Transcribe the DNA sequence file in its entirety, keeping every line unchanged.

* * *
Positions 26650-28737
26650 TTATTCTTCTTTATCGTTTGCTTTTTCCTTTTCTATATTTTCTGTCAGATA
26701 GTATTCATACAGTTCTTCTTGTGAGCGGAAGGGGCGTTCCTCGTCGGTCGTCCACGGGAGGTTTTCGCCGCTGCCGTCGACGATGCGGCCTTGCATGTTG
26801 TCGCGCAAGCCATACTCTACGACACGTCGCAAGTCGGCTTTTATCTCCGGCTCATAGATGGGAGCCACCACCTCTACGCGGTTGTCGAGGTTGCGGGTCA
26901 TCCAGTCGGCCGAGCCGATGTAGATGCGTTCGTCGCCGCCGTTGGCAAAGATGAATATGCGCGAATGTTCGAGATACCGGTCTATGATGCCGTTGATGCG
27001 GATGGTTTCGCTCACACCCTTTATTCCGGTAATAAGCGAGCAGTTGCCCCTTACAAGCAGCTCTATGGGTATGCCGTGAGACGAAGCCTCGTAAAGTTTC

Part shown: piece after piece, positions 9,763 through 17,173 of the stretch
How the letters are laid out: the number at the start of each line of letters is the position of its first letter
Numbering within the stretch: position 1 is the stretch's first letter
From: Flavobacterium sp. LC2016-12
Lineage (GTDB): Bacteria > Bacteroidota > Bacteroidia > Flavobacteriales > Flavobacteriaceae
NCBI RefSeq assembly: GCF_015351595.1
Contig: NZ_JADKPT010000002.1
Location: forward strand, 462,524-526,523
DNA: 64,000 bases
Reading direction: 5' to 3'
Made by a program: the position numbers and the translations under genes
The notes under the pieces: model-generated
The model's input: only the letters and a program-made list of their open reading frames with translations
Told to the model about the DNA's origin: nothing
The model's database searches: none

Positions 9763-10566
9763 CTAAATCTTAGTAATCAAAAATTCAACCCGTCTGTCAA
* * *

Positions 26650-28737
26650 TTATTCTTCTTTATCGTTTGCTTTTTCCTTTTCTATATTTTCTGTCAGATA
26701 GTATTCATACAGTTCTTCTTGTGAGCGGAAGGGGCGTTCCTCGTCGGTCGTCCACGGGAGGTTTTCGCCGCTGCCGTCGACGATGCGGCCTTGCATGTTG
26801 TCGCGCAAGCCATACTCTACGACACGTCGCAAGTCGGCTTTTATCTCCGGCTCATAGATGGGAGCCACCACCTCTACGCGGTTGTCGAGGTTGCGGGTCA
26901 TCCAGTCGGCCGAGCCGATGTAGATGCGTTCGTCGCCGCCGTTGGCAAAGATGAATATGCGCGAATGTTCGAGATACCGGTCTATGATGCCGTTGATGCG
27001 GATGGTTTCGCTCACACCCTTTATTCCGGTAATAAGCGAGCAGTTGCCCCTTACAAGCAGCTCTATGGGTATGCCGTGAGACGAAGCCTCGTAAAGTTTC

Part shown: piece after piece, positions 9,763 through 17,173 of the stretch
How the letters are laid out: the number at the start of each line of letters is the position of its first letter
Numbering within the stretch: position 1 is the stretch's first letter
From: Flavobacterium sp. LC2016-12
Lineage (GTDB): Bacteria > Bacteroidota > Bacteroidia > Flavobacteriales > Flavobacteriaceae
NCBI RefSeq assembly: GCF_015351595.1
Contig: NZ_JADKPT010000002.1
Location: forward strand, 462,524-526,523
DNA: 64,000 bases
Reading direction: 5' to 3'
Made by a program: the position numbers and the translations under genes
The notes under the pieces: model-generated
The model's input: only the letters and a program-made list of their open reading frames with translations
Told to the model about the DNA's origin: nothing
The model's database searches: none

Positions 9763-10566
9763 CTAAATCTTAGTAATCAAAAATTCAACCCGTCTGTCAA